Marvel Comics: World-Killing in a Bi-Polar Universe
Marvel has historically been the more grounded of the Big Two comic book companies. Its world (commonly called Earth 616) was, by original editorial fiat, our world. There were few fictional settings, with most of the action taking place in an NYC identical to ours save the Baxter Building and Avengers Mansion.
The extra abstraction layer in the Marvel world (as well as DC and other comic book universes) is that SF and fantasy tropes exist in almost equal measure, and in vast numbers. Aside from comic books, such a robust slathering of concepts from both SF and fantasy (not to mention a dollop of horror) is exceedingly rare. The mystic and the mechanical seldom intermingle on such a grand scale successfully. This is especially true in fictional universes that have well-established sandboxes. Miles Vorkosigan will never discover he’s destined to become the next High Mage. Westeros will never encounter a rogue berserker probe.
But on Marvel Earth the Sorcerer Supreme has an android on speed dial, and the Sentinel of the Spaceways is on a first-name basis with the Son of Satan. Gods and aliens are common. Atlantis is a thriving empire. Dinosaurs dwell in Antarctica. Yggdrasil and Counter-Earth are known phenomena. In its history Marvel has assimilated Dracula, Frankenstein’s Monster, Conan, Abdul Alhazred, Godzilla, Doc Savage, KISS, the Arthurian legends, 2001: A Space Odyssey, the War of the Worlds and assorted toy lines. Not as franchise crossovers, mind you, but as in-continuity (at least for a time) elements.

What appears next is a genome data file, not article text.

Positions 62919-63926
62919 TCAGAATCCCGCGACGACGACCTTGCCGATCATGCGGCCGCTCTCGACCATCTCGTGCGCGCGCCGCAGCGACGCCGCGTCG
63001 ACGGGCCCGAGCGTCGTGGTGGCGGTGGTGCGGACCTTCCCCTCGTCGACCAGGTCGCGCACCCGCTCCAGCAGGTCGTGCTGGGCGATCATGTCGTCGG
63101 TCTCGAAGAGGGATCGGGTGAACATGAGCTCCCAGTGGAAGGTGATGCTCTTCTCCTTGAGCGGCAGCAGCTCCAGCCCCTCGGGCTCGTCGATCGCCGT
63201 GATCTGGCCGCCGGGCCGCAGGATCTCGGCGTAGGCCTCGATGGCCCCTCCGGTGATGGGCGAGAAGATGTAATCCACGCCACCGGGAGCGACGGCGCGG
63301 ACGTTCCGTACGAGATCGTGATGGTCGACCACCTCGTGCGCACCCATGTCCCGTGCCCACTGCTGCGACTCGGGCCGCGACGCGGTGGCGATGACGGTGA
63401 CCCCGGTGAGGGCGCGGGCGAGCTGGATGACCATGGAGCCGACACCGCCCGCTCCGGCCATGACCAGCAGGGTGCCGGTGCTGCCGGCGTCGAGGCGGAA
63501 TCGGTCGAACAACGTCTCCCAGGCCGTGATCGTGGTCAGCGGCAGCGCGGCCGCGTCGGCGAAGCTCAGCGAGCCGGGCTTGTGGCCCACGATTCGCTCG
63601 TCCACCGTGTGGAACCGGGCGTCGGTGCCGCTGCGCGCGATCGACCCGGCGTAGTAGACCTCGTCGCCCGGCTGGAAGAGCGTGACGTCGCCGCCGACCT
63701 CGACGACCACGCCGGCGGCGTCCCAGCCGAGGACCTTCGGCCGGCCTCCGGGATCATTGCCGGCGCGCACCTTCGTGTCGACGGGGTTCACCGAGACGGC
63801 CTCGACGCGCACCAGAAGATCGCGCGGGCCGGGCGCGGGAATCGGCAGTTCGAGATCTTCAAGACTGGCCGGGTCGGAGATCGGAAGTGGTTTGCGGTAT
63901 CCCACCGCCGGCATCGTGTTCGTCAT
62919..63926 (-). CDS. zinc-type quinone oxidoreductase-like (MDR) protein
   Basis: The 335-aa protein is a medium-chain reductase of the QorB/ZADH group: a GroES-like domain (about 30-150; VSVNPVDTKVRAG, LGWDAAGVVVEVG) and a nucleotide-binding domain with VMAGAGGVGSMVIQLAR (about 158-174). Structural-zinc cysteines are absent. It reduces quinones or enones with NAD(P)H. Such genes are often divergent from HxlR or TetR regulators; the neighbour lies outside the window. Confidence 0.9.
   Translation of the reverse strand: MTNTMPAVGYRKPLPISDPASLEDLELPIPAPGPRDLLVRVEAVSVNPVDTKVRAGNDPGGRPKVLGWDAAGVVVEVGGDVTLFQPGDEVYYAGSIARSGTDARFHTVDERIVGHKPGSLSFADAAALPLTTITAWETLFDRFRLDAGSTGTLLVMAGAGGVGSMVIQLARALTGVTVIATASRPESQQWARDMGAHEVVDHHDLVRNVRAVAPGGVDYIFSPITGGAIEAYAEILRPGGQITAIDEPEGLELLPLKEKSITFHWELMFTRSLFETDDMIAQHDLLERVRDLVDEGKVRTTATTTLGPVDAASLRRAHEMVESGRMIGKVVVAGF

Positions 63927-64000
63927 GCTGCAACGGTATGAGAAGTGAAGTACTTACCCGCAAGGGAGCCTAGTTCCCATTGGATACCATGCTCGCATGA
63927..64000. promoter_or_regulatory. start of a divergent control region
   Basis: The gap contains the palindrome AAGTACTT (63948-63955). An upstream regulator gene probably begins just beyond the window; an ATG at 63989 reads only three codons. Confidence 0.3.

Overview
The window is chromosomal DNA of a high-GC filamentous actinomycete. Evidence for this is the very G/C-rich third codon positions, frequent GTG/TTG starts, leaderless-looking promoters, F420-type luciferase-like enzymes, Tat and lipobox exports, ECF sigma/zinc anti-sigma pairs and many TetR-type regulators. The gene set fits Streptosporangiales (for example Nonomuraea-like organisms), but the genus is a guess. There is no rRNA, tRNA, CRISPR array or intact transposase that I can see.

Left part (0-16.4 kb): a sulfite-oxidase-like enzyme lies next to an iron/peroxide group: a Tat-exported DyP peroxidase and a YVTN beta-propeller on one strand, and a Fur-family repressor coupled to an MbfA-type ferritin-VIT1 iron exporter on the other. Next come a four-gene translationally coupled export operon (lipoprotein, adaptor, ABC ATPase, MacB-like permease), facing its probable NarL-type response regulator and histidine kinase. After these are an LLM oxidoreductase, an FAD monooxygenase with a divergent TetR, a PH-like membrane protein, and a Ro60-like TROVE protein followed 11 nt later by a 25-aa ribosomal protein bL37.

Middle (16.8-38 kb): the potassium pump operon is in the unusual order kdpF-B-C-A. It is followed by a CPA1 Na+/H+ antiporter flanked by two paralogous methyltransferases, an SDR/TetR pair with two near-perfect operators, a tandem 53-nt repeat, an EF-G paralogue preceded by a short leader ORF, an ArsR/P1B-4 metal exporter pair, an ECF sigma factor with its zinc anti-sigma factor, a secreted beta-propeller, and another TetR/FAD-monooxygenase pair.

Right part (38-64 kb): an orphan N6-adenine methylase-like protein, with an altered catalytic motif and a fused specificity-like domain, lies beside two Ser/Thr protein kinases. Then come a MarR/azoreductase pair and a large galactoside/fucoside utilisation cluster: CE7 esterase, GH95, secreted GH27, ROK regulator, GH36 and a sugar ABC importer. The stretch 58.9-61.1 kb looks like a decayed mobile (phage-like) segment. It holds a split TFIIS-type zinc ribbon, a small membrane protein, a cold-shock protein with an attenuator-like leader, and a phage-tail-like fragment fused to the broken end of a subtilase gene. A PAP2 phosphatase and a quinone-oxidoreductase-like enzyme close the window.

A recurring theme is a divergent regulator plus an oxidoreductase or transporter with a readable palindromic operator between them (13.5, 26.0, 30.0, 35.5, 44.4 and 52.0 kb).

As a result, the Marvel universe can be inherently unstable setting in which to carry out a narrative. The accumulation of rules, both “real world” and fictional, make it nigh-impossible to tell a story without violating some piece of obscure continuity. Unlike DC, Marvel has never had a universe-wide reboot to clear away the deadwood. Writers and editors continually choose how much baggage a given storyline has to bear. As a reader, especially one who has been following the events in Marvel for decades, you have to accept a level of instability.
It is to be expected that, in very broad strokes, there is an ebb and tide as the influences of SF and fantasy alternately pull a little harder, and over the years there have been cycles where one or the other becomes dominant for a period. These can be catalyzed by pop culture trends, new creative teams coming in, or company-wide crossover events. Demons, gods, space opera, and urban fantasy have all had their moments in the spotlight.
We’re in a period where SF is prevailing. Right now, Marvel is still flush with the high-profile exposure of the Avengers movie, and has been giving the Earth’s Mightiest Heroes a lot of dynamics to work with. The result has been technology-driven stories, a return to cosmic arcs, and alien interventions. The assorted Avengers books are incorporating transhumanist elements such as artificial intelligence, macro-engineering, and post-scarcity scenarios. It is refreshing, but not without some troubling overtones.
A lot of the credit for this shift goes to writer Jonathan Hickman, who is currently penning the two banner Avengers books. He is a solid writer bristling with big ideas, on display in such standalone books as Pax Romana, Transhuman, and Manhattan Projects.
In the flagship book, Avengers, a number of alpha-level (albeit emotionally damaged) heroes such as Hyperion and Captain Universe are now among the ranks of more familiar heroes. By my reckoning, Thor is now the fourth or fifth most powerful Avenger.